Theodor W. Adorno placed music at the centre of his critique of modernity and broached some of the most important questions about the role of music in contemporary society. One of his central arguments was that music, through the manner of its composition, affected consciousness and was a means of social management and control. His work was primarily theoretical however, and because these issues were never explored empirically his work has become sidelined in current music sociology. This book argues that music sociology can be greatly enriched by a return to Adorno's concerns, in particular his focus on music as a dynamic medium of social life. Intended as a guide to 'how to do music sociology' this book deals with critical topics too often sidelined such as aesthetic ordering, cognition, the emotions and music as a management device and reworks Adorno's focus through a series of grounded examples.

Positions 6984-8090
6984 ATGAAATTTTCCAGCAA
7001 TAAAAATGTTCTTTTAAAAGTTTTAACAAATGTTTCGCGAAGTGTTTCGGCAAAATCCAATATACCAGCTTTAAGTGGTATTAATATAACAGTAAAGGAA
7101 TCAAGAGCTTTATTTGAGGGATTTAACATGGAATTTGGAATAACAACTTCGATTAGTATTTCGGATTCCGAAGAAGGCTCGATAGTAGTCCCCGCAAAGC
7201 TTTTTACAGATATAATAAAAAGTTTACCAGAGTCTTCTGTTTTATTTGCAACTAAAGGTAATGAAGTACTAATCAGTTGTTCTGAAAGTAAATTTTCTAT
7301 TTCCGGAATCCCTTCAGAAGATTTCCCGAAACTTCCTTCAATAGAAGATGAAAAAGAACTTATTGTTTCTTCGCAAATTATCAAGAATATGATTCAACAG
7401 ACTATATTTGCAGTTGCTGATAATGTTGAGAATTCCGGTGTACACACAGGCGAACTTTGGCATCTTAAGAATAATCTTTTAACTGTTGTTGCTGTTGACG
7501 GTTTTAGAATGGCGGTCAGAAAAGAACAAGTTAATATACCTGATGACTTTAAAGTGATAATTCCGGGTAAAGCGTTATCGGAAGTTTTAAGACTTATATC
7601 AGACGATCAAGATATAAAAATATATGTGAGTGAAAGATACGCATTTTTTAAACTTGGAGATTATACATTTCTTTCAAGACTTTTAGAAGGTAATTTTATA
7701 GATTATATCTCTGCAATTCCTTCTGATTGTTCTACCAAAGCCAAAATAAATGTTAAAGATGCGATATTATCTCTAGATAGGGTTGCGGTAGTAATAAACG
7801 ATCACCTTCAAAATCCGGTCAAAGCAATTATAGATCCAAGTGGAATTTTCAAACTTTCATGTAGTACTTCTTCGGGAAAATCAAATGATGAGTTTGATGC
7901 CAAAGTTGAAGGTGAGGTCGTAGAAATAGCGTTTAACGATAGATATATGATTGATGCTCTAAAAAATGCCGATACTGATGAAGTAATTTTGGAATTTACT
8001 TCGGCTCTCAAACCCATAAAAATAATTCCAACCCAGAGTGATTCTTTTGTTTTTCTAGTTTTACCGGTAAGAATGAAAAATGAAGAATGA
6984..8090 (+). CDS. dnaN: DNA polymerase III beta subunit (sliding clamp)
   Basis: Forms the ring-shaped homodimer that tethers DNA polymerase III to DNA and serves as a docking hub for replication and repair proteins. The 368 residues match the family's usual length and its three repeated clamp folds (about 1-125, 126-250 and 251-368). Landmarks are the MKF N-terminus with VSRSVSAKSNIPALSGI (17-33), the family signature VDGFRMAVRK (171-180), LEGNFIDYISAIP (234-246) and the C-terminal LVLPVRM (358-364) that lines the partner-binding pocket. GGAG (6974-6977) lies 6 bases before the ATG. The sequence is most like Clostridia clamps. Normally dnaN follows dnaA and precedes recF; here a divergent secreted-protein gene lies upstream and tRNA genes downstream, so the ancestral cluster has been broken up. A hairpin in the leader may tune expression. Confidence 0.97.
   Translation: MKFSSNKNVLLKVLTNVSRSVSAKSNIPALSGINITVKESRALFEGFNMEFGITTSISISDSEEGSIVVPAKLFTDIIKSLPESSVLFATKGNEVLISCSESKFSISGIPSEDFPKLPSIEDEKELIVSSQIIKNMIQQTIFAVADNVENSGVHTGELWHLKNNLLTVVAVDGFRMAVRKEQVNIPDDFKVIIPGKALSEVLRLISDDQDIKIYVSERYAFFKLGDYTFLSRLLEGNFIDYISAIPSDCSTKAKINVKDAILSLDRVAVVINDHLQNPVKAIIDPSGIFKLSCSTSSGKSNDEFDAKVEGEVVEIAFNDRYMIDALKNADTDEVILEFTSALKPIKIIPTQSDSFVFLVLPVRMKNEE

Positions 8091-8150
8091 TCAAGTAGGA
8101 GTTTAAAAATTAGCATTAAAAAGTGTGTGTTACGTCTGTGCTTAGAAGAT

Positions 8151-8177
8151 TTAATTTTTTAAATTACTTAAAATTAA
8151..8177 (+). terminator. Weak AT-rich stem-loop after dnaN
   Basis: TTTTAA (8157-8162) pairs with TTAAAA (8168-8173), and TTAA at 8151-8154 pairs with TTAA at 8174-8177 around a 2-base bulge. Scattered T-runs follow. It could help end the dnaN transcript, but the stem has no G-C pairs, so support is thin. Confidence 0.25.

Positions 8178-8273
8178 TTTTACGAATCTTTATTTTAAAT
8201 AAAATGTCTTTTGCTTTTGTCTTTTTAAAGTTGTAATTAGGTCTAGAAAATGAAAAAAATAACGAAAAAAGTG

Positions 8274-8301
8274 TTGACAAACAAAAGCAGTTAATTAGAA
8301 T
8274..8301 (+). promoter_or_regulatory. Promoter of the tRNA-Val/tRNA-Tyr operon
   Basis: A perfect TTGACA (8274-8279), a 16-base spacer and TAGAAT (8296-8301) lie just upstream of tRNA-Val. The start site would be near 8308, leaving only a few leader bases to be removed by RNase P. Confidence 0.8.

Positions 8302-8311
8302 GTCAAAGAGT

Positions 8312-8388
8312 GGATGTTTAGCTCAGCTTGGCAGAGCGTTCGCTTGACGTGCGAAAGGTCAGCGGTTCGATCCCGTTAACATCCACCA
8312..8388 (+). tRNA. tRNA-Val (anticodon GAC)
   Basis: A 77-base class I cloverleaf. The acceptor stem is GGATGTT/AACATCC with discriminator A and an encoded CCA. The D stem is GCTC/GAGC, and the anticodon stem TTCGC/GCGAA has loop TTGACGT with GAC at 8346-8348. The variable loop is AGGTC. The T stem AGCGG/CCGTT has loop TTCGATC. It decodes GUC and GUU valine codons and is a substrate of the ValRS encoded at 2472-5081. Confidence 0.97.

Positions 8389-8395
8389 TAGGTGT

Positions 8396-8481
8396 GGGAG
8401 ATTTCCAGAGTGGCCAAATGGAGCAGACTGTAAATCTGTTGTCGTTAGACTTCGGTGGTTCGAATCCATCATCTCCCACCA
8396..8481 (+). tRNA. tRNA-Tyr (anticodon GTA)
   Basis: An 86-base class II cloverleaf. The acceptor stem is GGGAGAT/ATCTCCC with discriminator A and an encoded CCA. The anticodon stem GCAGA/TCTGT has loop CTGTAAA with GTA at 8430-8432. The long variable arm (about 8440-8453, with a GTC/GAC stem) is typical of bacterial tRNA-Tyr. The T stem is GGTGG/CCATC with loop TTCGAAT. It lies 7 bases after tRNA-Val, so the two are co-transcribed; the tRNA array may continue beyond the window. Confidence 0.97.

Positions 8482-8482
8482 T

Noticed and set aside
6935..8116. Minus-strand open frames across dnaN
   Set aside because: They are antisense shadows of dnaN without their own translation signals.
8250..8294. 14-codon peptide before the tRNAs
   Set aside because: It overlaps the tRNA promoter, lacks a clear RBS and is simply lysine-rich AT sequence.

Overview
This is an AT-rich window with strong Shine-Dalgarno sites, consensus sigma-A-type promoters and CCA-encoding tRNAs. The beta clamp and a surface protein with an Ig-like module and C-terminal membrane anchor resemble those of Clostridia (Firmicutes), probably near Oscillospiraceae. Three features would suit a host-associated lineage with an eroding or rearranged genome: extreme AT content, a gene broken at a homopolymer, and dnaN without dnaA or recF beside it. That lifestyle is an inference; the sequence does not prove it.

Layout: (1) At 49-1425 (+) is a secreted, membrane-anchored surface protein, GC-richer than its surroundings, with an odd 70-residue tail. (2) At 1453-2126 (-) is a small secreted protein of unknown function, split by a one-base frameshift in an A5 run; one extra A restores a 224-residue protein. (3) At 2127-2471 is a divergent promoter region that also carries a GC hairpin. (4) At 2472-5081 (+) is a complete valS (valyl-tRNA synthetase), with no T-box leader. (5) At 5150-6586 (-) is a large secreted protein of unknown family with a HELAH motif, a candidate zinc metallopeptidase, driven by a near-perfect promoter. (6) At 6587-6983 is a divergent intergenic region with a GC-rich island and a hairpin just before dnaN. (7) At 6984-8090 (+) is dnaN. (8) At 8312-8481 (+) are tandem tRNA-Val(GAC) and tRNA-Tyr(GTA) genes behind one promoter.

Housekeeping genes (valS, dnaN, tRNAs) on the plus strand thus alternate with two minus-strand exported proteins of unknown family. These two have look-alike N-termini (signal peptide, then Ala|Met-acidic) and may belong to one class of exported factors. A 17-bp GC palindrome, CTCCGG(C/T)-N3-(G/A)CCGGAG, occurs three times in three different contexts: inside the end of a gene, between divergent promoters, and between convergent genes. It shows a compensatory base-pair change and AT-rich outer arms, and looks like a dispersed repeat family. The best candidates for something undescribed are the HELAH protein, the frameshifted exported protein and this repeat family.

Tia DeNora is Head of Department and Reader in Sociology at the University of Exeter. She has published widely on music sociology. Her books include Beethoven and the Construction of Genius (1995) Music in Everyday Life (CUP 2000).
Preface; Acknowledgements; A note on background reading; 1. Adorno, 'Defended against his devotees'?; 2. New methods and classic concerns; 3. Music as cognition; 4. How does music channel emotion?; 5. Music and 'control'; 6. After Adorno: Rethinking music sociology.